At the May 11 board meeting, the San Dieguito Union School District (SDUHSD) board approved a resolution opposing youth access to marijuana through commercial storefronts and commercial cultivation.
Since the passage of Proposition 64, public agencies have been working on establishing regulations for the sale and cultivation of recreational marijuana in their jurisdictions. State and local governments must have regulations and local ordinances in place by Jan. 1, 2018.
“This is a concern of ours and one of the things we’re watching is how the attitudes have changed on the use of marijuana over time and to see if there’s change with the passage of Prop 64,” Superintendent Eric Dill said, noting they will learn more from the results of their annual student Healthy Kids Survey. “One thing we definitely have seen with the normalization of the use by adults is the spillover effects as it becomes more easily available for youth.”
SDUHSD Vice President Joyce Dalessandro said it’s important to share the district’s stance but the cities and jurisdictions have the ultimate control.
In January 2017, the city of San Diego legalized recreational pot dispensaries and opened up the possibility to allow farms, manufacturing facilities and testing labs. There are 15 dispensaries throughout the city; the closest location in North County is on Roselle Street in Sorrento Valley.
The city of Del Mar has an existing prohibition in place for both medical and non-medical marijuana related businesses and the city of Solana Beach also has a ban in place for medical marijuana cultivation delivery and dispensaries.
The San Diego County Board of Supervisors banned medical and non-medical marijuana facilities within the unincorporated areas of the county in March, and in 2014 Encinitas residents rejected Measure F, an initiative which would have allowed medical marijuana dispensaries in the city. The Encinitas City Council is currently considering allowing pot cultivation.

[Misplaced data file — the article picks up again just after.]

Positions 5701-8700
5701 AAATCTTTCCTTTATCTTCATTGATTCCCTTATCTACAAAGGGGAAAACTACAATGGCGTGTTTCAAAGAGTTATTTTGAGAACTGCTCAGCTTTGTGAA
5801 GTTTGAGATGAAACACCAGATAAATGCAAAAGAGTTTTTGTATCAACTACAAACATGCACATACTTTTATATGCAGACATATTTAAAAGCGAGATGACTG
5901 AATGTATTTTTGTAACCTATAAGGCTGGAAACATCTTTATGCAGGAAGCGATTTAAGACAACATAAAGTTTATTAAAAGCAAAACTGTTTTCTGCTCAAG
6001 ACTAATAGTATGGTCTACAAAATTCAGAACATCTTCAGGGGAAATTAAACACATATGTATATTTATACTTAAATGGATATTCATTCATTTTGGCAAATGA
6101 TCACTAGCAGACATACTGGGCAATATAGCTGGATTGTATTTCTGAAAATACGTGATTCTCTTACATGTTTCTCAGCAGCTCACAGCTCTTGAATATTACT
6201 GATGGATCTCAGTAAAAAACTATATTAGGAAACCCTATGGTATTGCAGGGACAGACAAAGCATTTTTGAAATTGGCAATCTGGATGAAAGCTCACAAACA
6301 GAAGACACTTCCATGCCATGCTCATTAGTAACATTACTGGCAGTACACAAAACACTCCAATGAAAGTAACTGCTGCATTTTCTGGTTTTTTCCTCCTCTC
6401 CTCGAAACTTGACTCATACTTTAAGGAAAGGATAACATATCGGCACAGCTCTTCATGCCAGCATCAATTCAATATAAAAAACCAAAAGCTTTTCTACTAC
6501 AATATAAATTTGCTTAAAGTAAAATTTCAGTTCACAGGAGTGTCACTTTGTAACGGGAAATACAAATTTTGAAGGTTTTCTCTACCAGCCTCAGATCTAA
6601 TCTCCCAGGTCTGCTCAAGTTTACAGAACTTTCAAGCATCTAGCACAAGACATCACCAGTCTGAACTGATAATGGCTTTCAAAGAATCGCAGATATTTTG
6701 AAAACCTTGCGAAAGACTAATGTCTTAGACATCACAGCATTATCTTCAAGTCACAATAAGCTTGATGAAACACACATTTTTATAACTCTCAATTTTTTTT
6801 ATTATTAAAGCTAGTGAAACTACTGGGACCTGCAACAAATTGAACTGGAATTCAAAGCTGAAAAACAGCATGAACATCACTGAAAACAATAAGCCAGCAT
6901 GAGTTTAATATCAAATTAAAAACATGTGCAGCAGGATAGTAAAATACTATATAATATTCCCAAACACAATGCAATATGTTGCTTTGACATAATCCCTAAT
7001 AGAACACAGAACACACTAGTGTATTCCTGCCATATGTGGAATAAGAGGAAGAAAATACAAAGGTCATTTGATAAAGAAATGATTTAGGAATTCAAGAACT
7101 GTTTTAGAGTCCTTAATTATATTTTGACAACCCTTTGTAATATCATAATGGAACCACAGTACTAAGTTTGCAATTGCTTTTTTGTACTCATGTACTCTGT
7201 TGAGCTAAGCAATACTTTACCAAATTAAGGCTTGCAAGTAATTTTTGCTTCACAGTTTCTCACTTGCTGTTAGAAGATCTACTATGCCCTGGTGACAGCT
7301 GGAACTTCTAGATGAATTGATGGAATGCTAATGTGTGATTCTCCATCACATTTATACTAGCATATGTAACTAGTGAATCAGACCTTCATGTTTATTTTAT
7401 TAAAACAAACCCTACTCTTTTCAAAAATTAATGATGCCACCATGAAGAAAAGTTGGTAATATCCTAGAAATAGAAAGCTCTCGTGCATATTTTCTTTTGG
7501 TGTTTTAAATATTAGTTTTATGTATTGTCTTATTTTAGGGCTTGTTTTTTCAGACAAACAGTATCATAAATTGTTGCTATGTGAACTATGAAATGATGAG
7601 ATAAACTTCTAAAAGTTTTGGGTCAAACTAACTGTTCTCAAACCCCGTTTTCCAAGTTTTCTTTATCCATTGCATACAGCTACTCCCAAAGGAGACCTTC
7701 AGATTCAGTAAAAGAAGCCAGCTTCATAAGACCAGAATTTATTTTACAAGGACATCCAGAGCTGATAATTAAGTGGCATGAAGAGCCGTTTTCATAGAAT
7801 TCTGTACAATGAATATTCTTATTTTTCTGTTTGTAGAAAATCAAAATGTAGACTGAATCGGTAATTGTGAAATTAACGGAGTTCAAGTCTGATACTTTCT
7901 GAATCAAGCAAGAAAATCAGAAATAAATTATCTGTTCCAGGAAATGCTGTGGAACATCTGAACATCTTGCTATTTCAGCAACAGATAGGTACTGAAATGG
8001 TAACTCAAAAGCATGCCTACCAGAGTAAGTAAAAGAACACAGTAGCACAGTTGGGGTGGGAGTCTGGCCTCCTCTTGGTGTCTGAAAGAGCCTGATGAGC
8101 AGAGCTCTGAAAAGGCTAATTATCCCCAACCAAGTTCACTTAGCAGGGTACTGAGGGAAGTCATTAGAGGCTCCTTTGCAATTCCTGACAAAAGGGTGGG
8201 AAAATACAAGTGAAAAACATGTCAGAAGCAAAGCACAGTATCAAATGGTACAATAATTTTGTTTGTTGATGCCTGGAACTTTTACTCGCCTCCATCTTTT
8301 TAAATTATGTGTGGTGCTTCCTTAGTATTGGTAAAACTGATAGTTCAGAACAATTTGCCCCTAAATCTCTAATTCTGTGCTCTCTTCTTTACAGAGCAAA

SDUHSD board member Mo Muir requested that the board consider a resolution and brought forward the language drafted by the San Dieguito Alliance for Drug Free Youth.
“Once kids get off track, it’s very tough to get them back on,” Muir said. “We want our kids to be successful in college and successful in classes and drugs take that away.”
The resolution states that marijuana use is harmful to the adolescent brain, that “frequent users of today’s highly potent marijuana lose an average of eight IQ points” and that students who use marijuana are 60 percent less likely to complete high school and graduate college.
The resolution also states that following the legalization of marijuana in Colorado, teen use is 50 percent above the national average and marijuana-related traffic deaths have increased.
“Commercializing marijuana would increase its availability and normalize its use, leading to increased negative health consequences, particularly among young people,” the resolution reads.
SDUHSD board member John Salazar said he would vote for the resolution but as he has stated in the past, he doesn’t believe resolutions really do anything. He said he thought all of the information in the resolution was fine although he believes pro-marijuana advocates will find a way to argue against many of the statements.
“We’re taking a very logical opinion for a school board but I do believe there’s going to be laws in place that require these facilities to be a certain distance from schools. None of that’s going to matter. I think there’s going to be a lot more marijuana use down the line from particularly our high school students and it seems like the citizens of California approve it.”
“We better be prepared…just about every single board meeting we expel students for bringing marijuana to school and selling it,” Salazar continued. “If they’re caught with marijuana they’re not expelled but if they’re selling it they are and I don’t think that’s a real good practice. I think we better figure out a way to rehab these kids and not just expel them.”
The district does have READI (Recovery Education Alcohol Drug Instruction), a two-day program that provides support for students with substance abuse issues. If a student is caught in possession of drugs or alcohol, under the influence of drugs or alcohol or in possession of drug paraphernalia, they are given the choice of a five-day suspension or enrolling in the READI program.